1. Home
  2. /
  3. Breaking News
  4. /
  5. Message from Mayor Wayne...

Message from Mayor Wayne Redekop

November 11, 2021

REMEMBRANCE DAY
This Thursday, November 11th, marks the 103rd anniversary of the
armistice that ended the First Great War, the war to end all wars.
Remembrance Day is the opportunity for all Canadians to recognize and
commemorate the sacrifices of the men and women who served Canada in the
two World Wars, the Korean War, Afghanistan, as well as the Battle of
Ridgeway, Vietnam and numerous peace-keeping missions. November 8th is
Indigenous Veterans Day when we recognize and acknowledge the
contributions and sacrifices of our Aboriginal people in Canada’s war
efforts and peacekeeping. The poppy has been a symbol of remembrance in
Canada since 1921 and is worn in honour of all who served and continue
to serve Canada during times of war, conflict and peace. While
Remembrance Day ceremonies have been impaired for the past two years
because of the Covid pandemic, each of the Fort Erie and Ridgeway Royal
Canadian Legion branches will each hold ceremonies this year on November
11th: at 11 a.m. at the Ridgeway Cenotaph and at the Fort Erie Legion.
Please keep our veterans in mind on Thursday, and every day – Lest we
Forget!

COVID-19 UPDATE
Fort Erie has been experiencing an upsurge of Covid-19 cases over the
past 2 weeks. As of November 7th, there were 55 active cases in Fort
Erie, the most in Niagara’s municipalities per capita by far. Many of
the recent cases have been in elementary school-age children, who are
not yet eligible for vaccination. In a number of instances, schools
have required entire classrooms of students to isolate themselves at
home and engage in online learning for several days, in order to stem
the spread of the virus. Public Health has set up testing clinics and is
closely monitoring the situation. Additional vaccination clinics have
been arranged in Fort Erie to ensure that everyone who wishes to be
vaccinated will be. Travel restrictions to the United States have been
lifted as of November 8th, which means that anyone who has been fully
vaccinated may travel by land to the United States.

However, while there are no testing requirements to enter the United
States, those returning to or entering Canada must show a valid PCR test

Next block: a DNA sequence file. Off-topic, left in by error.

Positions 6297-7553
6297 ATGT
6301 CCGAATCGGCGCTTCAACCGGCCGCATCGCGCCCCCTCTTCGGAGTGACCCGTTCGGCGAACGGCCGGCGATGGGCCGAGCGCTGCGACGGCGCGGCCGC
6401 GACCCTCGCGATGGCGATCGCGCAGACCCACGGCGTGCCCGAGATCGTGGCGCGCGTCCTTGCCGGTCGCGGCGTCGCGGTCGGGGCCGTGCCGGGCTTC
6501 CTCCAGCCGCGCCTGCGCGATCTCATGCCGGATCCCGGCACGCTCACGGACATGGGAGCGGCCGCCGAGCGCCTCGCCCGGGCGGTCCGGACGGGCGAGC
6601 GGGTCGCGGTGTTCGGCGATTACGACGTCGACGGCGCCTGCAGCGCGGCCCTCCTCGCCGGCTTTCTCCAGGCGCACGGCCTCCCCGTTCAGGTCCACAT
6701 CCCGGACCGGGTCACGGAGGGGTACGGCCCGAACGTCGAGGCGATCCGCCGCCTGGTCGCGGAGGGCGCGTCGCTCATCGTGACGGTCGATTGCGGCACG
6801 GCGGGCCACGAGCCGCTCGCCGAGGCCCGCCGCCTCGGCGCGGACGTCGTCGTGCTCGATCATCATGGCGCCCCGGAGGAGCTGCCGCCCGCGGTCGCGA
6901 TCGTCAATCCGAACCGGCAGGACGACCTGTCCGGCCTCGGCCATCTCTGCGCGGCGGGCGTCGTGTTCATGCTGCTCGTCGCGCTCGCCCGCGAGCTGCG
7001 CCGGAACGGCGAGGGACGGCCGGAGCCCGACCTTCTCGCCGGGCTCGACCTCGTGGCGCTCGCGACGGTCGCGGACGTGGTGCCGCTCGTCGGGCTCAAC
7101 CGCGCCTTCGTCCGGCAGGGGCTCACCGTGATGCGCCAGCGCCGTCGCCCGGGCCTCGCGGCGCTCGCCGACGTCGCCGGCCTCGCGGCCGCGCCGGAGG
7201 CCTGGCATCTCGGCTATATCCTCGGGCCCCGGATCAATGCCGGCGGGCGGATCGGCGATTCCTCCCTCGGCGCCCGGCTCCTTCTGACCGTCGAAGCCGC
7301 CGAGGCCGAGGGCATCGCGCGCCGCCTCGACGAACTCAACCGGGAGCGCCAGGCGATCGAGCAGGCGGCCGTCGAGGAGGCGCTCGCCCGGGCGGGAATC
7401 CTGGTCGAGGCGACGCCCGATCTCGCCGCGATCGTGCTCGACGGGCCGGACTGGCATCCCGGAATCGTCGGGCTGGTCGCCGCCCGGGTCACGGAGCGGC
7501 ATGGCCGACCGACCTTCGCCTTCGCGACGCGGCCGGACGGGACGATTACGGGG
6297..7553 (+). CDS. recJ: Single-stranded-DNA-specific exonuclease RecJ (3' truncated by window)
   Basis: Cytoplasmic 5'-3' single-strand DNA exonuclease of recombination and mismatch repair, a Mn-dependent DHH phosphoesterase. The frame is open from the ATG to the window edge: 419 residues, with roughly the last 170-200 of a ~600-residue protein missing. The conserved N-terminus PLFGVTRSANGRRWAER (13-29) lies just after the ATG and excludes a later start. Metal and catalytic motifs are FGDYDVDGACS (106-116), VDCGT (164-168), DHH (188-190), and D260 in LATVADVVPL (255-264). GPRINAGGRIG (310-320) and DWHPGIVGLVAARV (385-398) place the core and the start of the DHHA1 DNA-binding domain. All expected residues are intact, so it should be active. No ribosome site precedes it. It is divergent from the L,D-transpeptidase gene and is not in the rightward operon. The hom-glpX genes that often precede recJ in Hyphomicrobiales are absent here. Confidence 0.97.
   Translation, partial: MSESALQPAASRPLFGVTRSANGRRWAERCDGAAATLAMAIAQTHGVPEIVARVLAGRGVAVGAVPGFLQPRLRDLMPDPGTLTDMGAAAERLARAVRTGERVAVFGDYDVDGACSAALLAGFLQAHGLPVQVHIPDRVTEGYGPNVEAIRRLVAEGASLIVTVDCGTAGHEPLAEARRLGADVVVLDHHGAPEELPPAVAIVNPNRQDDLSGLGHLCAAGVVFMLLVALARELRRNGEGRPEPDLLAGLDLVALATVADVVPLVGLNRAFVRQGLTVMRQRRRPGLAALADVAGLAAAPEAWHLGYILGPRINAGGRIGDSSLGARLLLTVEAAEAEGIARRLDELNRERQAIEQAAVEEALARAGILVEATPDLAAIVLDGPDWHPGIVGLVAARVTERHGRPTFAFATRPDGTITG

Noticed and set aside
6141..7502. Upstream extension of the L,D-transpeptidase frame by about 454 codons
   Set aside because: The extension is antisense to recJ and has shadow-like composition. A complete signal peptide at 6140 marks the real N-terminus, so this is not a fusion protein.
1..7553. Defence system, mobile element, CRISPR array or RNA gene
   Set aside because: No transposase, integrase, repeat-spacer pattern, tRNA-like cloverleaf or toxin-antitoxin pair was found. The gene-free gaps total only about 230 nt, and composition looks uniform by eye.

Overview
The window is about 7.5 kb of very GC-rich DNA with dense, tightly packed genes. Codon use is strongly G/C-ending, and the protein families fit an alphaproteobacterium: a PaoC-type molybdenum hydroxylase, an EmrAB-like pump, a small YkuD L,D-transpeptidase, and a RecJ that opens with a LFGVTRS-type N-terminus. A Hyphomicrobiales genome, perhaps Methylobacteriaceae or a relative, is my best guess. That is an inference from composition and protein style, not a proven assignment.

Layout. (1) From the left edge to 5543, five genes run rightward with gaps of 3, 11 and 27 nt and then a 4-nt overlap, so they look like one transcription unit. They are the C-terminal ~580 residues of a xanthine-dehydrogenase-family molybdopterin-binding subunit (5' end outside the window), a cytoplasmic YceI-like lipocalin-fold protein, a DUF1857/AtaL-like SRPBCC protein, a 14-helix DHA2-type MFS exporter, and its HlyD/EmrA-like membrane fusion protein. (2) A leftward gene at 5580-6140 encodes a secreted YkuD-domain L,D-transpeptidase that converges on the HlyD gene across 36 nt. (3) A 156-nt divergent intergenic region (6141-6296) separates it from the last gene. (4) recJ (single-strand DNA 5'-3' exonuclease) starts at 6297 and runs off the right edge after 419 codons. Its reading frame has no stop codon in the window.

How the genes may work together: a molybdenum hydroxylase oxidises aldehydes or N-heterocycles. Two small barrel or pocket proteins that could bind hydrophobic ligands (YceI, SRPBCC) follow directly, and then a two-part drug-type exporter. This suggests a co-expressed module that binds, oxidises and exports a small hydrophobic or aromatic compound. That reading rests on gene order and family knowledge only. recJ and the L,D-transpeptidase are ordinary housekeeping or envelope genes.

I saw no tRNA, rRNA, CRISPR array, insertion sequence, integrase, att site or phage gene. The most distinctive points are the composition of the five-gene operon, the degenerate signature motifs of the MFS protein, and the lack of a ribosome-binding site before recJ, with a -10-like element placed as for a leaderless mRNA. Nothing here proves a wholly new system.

within 72 hours of the border crossing. This creates an impediment to
the free movement of people across the border, which the Canadian
government is reviewing at this time.
Now, more than ever, it is imperative that we all continue to follow
Public Health guidelines and take every precaution possible to contain
the virus. The message is clear: this pandemic is not over and we need
to continue to be vigilant in order to protect ourselves and those
around us, particularly the vulnerable. Please wash your hands
frequently, wear a mask when physical distancing is not possible or when
required by Public Health guidelines, don’t go out if you are not
feeling well and get vaccinated. Defeating Covid-19 is up to all of us.

PLANNING APPROVALS AND DEVELOPMENT
Fort Erie has undergone a great deal of construction activity over the
past several years. In most cases, residential development requires
Council to approve planning applications related to the Town’s
Official Plan (which provides broad guidelines for how and where certain
types of development can take place) and Comprehensive Zoning By-Law
(which provides the basis for specific uses of land and regulations with
respect to what can be built). These applications are brought forward
by private property owners and the Town is obligated to process them.
Each such applications are subject to a public process prescribed by the
Planning Act. When making recommendations to Council regarding any
particular planning application, Town staff take into consideration a
variety of provincial, regional and municipal rules, regulations,
policies and laws, studies, reports required relative to natural
heritage, archaeology, traffic and infrastructure, as well as; comments
from a variety of government and non-government agencies; comments from
the public; and concerns raised by Council during the Public Meeting
held with respect to the application and in reviewing staff’s report
on the matter. Council makes their decision regarding any application,
bearing in mind strategic objectives adopted, the needs of the
community, recommendations from staff and, most significantly, the best
interests of our residents. Any resident or property owner who does not
agree with Council’s decision has a right to appeal to a provincial
tribunal that deals with planning matters.
Mayor Wayne Redekop

There are no upcoming events at this time.